Shock is a life-threatening condition with severe effects on the cardiovascular system.Shock occurs when the body does not have enough blood flow to supply needed oxygen and nutrients to the body’s vital organs (brain, heart, lungs, kidneys etc). A check of the patient’s blood pressure will usually show a ‘low’ reading, known as hypotension.
What does the cardiovascular system do?
The cardiovascular system (CVS) consists of the heart, lungs and blood vessels. It is responsible for transportation of vital nutrients, gases and hormones throughout the body. The heart functions as the central pump with the blood vessels the pipes of the body. The CVS is controlled by a number of internal and external systems, which keep the CVS in balance with the needs of the body.
The heart is a pear shaped organ positioned centrally within the chest cavity with the apex extending over to the left nipple. The heart is a divided into a right and left side, each side has an atrium and ventricle. Heart valves and the contraction of the heart muscle control blood flow through the heart. The right side receives de-oxygenated blood from the major veins of the body and pumps this blood into the lungs. The left side of the heart then receives oxygen rich blood from the lungs and pumps this blood into the Aorta and arteries of the body. This pumping action is a complex well-coordinated activity that cannot be fully explained here. The heart receives its blood supply via the left and right coronary arteries.
Poor or abnormal function of the cardiovascular system
May be a result of:
- Insufficient blood supply due to dehydration, bleeding or swelling;
- A poor blood supply to the heart, where there is not enough oxygen and other nutrients for its work;
- Poor lung function or obstruction to blood flow in the lungs, which places a strain on the heart muscle;
- Too many or too few electrolytes (eg. potassium, magnesium) that cause irregular heartbeats or dangerous rhythms in the heart.
- Weakness of blood vessel walls.
- Heart muscle weakness
Shock has different causes.
Shock caused by a loss of large amounts of blood or body fluids is known as hypovolaemic shock. It occurs in serious accidents, with major surgery, in burns and with medical conditions where there is severe vomiting and diarrhoea. The patient’s heart will pump faster to try and compensate for the decreased blood volume. This is seen as a high heart rate or pulse. This is called tachycardia.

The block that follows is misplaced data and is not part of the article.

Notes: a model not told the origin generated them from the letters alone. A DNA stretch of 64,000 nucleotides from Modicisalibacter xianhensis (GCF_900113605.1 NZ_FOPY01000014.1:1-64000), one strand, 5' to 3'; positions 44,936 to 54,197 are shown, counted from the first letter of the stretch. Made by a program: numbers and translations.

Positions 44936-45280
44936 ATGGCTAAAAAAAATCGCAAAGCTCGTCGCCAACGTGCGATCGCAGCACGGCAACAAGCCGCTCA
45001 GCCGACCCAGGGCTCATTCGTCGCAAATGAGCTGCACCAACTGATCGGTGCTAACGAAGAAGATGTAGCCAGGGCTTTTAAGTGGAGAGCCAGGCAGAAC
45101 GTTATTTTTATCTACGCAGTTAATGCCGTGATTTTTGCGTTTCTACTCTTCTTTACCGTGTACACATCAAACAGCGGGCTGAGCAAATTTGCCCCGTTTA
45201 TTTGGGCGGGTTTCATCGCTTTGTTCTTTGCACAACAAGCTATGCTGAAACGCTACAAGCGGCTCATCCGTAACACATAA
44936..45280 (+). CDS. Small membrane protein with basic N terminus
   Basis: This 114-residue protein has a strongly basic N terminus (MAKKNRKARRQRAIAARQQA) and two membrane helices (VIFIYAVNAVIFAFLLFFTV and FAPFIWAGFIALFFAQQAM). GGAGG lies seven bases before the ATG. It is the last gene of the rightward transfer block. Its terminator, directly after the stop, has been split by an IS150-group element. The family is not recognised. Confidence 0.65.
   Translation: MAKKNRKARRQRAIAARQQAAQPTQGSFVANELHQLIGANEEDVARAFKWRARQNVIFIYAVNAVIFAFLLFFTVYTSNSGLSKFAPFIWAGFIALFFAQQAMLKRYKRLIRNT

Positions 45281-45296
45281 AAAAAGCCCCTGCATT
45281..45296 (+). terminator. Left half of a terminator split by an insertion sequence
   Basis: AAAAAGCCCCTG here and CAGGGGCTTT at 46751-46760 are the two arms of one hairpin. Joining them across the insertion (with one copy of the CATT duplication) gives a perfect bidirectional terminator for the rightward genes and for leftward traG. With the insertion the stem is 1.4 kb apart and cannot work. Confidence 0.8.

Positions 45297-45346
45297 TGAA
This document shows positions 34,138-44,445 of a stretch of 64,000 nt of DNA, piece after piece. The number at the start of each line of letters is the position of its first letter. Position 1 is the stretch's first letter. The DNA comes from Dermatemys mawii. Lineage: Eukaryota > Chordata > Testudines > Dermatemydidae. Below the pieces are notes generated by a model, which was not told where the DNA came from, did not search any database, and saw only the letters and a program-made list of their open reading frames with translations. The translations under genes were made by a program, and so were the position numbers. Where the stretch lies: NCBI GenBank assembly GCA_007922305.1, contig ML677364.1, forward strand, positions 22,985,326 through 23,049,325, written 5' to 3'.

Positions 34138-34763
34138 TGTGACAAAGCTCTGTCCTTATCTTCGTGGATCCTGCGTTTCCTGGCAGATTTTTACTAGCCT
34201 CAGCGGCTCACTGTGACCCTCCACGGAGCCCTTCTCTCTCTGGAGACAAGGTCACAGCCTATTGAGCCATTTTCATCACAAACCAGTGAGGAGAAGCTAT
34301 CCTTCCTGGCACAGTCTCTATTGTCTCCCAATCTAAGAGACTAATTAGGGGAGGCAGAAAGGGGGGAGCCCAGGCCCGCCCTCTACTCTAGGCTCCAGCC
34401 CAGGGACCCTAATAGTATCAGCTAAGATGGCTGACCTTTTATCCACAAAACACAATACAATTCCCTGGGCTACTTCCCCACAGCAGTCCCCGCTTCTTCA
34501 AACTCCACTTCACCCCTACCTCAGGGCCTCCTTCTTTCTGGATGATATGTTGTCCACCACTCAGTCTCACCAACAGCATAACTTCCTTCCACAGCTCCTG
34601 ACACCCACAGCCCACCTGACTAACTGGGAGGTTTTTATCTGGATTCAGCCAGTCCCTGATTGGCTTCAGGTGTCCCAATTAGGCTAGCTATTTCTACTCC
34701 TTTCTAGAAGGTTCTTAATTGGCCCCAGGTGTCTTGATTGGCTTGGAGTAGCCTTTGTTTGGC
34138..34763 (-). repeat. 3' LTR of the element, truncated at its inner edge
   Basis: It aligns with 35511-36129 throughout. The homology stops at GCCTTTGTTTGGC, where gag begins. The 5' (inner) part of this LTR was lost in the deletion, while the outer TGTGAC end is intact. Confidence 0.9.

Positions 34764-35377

Shock due to heart muscle damage is known as cardiogenic shock. It can occur as a result of a heart attack or when the heart muscle has a severe infection. The damaged heart muscle often results in abnormal heart rates. The heart may beat too fast (tachycardia) or too slow (bradycardia). Drugs (inotropes) may be needed to help the heart muscle to pump with more force.
Shock caused by severe infection is known as septic shock. Septic shock is triggered by the body’s reaction to the toxins (poison) released by the bacteria into the blood. In severe septic shock blood vessels may dilate or constrict. Drugs (vasoconstrictors) can be used to narrow the blood vessels whilst other drugs (vasodilators) can be used to open the blood vessels.
Shock caused by a severe allergic reaction is known as anaphylactic (pronounced: ‘ana-fil-actic’) shock. In a severe allergic reaction the small blood vessels known as capillaries ‘leak’ fluid and the blood vessels dilate. Usual treatment for this type of shock includes adrenaline.
Shock caused by damage to the nervous system (brain or spinal cord) is known as neurogenic shock (also called ‘spinal’ shock). The (autonomic) nervous system keeps the muscles of blood vessels slightly contracted, when a part of this system is damaged, those blood vessels lose the ability to constrict and instead they dilate causing shock.
Severe shock requires admission to an intensive care unit. Doctors will monitor the blood pressure via an arterial line and the heart rate by a cardiac (heart) monitor. If more technical monitoring is required doctors can use measuring devices such as a central venous pressure (CVP) line, a pulmonary artery (PA or Swan-Ganz) catheter or a peripherally introduced continuous cardiac output (PICCO) monitor.
Medical treatment includes:
- Oxygen (either by mask or ventilator). Fluids – given into veins located peripherally (arm or leg) or centrally (neck, chest, groin). Fluids that can be given include:
- Crystalloids – salt, water and electrolyte solutions
- Colloids – ‘plasma’ like solutions
- Blood and blood products
- Drugs – to restore abnormal body functions.
- Inotropes – to assist the heart to pump with more force at the right rate
- Vasodilators – to open up blood vessels
- Vasoconstrictors – to narrow blood vessels
- Antibiotics – to fight infection caused by bacteria
- Surgery – to control bleeding (haemorrhage) due to severe injuries
The information contained in this sheet is general in nature and therefore cannot reflect individual patient variation. It is provided as a back up to specific information which will be discussed with you by the Doctors and Nurses caring for your loved one.
Please refer to the disclaimer
Shock ~ Version 1 (Author Di Kowal) first posted July 2004